E. Random Elections
time limit per test
2 seconds
memory limit per test
1024 megabytes
standard input
standard output

The presidential election is coming in Bearland next year! Everybody is so excited about this!

So far, there are three candidates, Alice, Bob, and Charlie.

There are n citizens in Bearland. The election result will determine the life of all citizens of Bearland for many years. Because of this great responsibility, each of n citizens will choose one of six orders of preference between Alice, Bob and Charlie uniformly at random, independently from other voters.

The government of Bearland has devised a function to help determine the outcome of the election given the voters preferences. More specifically, the function is (takes n boolean numbers and returns a boolean number). The function also obeys the following property: f(1 - x1, 1 - x2, ..., 1 - xn) = 1 - f(x1, x2, ..., xn).

Three rounds will be run between each pair of candidates: Alice and Bob, Bob and Charlie, Charlie and Alice. In each round, xi will be equal to 1, if i-th citizen prefers the first candidate to second in this round, and 0 otherwise. After this, y = f(x1, x2, ..., xn) will be calculated. If y = 1, the first candidate will be declared as winner in this round. If y = 0, the second will be the winner, respectively.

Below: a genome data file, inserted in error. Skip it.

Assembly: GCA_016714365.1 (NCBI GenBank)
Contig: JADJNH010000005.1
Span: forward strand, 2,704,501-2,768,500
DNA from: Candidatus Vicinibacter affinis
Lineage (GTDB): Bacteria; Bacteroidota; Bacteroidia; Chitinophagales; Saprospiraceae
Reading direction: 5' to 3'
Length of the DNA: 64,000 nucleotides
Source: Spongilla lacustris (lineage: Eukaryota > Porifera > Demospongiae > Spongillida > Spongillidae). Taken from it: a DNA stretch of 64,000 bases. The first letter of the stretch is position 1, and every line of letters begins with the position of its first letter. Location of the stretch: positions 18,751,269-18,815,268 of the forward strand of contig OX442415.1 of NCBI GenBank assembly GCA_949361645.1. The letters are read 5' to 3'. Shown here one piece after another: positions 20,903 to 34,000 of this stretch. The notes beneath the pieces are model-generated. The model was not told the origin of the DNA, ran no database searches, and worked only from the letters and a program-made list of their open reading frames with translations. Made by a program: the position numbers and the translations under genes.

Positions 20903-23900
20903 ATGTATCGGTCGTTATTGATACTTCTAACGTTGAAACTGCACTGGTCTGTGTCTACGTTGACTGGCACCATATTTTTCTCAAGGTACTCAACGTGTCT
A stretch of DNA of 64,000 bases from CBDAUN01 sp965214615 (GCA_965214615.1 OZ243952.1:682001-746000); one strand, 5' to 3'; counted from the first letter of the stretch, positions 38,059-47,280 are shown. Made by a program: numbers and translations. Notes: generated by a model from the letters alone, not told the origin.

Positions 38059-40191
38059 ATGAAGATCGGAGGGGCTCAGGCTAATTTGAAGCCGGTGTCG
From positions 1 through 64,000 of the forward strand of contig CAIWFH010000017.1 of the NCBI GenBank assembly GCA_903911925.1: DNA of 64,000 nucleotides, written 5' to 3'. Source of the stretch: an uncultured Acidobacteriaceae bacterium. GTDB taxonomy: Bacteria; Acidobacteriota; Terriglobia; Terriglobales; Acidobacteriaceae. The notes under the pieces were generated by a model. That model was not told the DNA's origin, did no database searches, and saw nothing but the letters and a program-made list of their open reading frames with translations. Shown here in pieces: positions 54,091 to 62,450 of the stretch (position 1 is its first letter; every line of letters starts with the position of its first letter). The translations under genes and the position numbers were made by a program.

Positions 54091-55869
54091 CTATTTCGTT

Define the probability that there is a candidate who won two rounds as p. p·6n is always an integer. Print the value of this integer modulo 109 + 7 = 1 000 000 007.


The first line contains one integer n (1 ≤ n ≤ 20).

The next line contains a string of length 2n of zeros and ones, representing function f. Let bk(x) the k-th bit in binary representation of x, i-th (0-based) digit of this string shows the return value of f(b1(i), b2(i), ..., bn(i)).

It is guaranteed that f(1 - x1, 1 - x2, ..., 1 - xn) = 1 - f(x1, x2, ..., xn) for any values of x1, x2, ldots, xn.


Output one integer — answer to the problem.


In first sample, result is always fully determined by the first voter. In other words, f(x1, x2, x3) = x1. Thus, any no matter what happens, there will be a candidate who won two rounds (more specifically, the candidate who is at the top of voter 1's preference list), so p = 1, and we print 1·63 = 216.